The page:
So last week, I pulled up to the City of Kawartha Lakes Public Library branch in Cambray, when the sky opened up and the rain started pounding. We'd been warned of the potential for thunderstorms, but no one was prepared for this. Thunderstorms tend to pass in a matter of minutes, so I waited in my car instead of running to the shelter of the library. (In hindsight, I realize this was a mistake.) The rain got worse. And then it went apocalyptic.
The sky went yellowish-gray-- not unlike the mess in some poopy diapers I've changed. The wind rocked the car like a pack of wild teenagers. And it was loud. Like a train roaring through me loud. And just when I thought "OMG! Tornado!" It passed. Police went by with lights and sirens, and I thought only that the rain and wind must have caused a car accident. The porta-potty in the ball field was on its side and the roof was off the bleachers, but I just thought it was a bad thunderstorm. At no time was there a funnel-shaped cloud in the sky.
All power was off in the library, so I headed home. Trees were down, branches and debris were everywhere. Sheds were turned over. Sheet metal was wrapped around hydro lines. But I noticed a curious lack of pattern to the debris and fallen trees. They didn't all fall down in straight lines, which is what we're used to seeing around here in the aftermath of thunderstorms in cottage country, Ontario. We are surrounded by lakes and rivers and hills and valleys. Not the usual stuff tornadoes are made of.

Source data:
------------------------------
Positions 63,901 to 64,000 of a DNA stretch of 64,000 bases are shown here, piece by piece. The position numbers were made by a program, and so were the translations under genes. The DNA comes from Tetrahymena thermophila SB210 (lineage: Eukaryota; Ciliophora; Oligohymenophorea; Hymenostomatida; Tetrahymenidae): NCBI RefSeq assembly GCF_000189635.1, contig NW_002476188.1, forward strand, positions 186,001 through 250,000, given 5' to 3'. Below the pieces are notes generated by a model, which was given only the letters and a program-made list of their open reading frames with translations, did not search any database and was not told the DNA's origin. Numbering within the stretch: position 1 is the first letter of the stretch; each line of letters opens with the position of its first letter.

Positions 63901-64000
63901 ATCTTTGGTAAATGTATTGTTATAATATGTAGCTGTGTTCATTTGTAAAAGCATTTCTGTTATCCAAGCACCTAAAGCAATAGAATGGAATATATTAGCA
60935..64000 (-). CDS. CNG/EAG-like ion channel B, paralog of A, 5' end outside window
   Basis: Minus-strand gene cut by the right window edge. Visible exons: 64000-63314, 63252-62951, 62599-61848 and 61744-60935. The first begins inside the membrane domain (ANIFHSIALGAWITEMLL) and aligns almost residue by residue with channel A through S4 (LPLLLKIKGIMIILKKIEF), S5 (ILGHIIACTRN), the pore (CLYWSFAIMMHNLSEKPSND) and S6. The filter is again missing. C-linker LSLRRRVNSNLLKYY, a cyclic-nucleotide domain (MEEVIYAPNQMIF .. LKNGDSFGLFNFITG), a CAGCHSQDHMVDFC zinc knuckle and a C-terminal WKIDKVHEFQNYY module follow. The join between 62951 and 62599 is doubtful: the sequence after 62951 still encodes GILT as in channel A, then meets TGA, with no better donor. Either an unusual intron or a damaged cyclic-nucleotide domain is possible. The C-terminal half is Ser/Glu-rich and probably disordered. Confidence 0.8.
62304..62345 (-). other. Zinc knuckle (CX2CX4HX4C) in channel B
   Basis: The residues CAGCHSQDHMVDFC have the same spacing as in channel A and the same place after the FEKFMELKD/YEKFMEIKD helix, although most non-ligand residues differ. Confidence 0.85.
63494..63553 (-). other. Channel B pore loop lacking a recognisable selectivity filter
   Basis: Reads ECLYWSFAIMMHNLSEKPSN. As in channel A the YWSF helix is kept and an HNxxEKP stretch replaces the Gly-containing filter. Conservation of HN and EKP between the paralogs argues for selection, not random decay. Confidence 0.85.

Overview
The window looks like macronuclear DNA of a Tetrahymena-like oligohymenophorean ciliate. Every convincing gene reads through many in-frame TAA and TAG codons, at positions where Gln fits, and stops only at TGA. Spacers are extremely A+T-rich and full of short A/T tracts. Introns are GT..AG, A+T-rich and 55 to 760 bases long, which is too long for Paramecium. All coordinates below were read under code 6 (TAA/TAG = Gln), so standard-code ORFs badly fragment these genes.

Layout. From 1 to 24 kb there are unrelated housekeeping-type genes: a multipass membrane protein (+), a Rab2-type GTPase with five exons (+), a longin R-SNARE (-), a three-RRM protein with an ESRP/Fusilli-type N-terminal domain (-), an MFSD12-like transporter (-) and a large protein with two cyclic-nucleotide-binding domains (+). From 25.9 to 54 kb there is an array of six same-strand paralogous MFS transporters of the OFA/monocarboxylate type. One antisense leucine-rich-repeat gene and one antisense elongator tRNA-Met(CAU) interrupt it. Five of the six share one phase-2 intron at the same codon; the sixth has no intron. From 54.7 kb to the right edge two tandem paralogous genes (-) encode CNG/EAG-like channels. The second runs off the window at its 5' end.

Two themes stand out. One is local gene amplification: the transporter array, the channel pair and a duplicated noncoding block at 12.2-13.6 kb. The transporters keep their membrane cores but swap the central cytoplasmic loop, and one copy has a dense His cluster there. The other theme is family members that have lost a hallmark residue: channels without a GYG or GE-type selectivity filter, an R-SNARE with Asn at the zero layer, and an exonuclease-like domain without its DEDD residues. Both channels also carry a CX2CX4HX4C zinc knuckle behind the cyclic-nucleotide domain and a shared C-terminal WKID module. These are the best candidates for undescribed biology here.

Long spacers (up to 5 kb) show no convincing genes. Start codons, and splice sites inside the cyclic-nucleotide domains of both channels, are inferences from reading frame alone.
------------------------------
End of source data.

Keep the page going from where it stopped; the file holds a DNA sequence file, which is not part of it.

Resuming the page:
Then I heard the reports of ruined houses and barns and fallen hydro poles. "Tornado" was the rumour. You'll notice from the article below that even the meteorologist suspected the damage was only caused by hight winds.
Sure enough, days later Environment Canada confirmed an EF-2 tornado "touched down". In this community we are ill prepared for such destruction by Mother Nature. It was a miracle no one was hurt.
I also find the term "touched down" interesting. I know it's traditional terminology for tornadoes, but it doesn't seem appropriate in this case. There wasn't a funnel-shaped cloud coming down from the sky. It was as though the tornado was all around, disorganized, or maybe just becoming organized. The simultaneous birth and death of a tornado.
Despite the damage to poles and power lines, hydro workers had electricity restored within hours. Emergency workers responded to calls for the damaged houses, racing through the wind and rain, ready to do their jobs. The community rallied.
The clean-up continues. And we vow to be more prepared. But can we ever be prepared when tornadoes strike where they're least expected?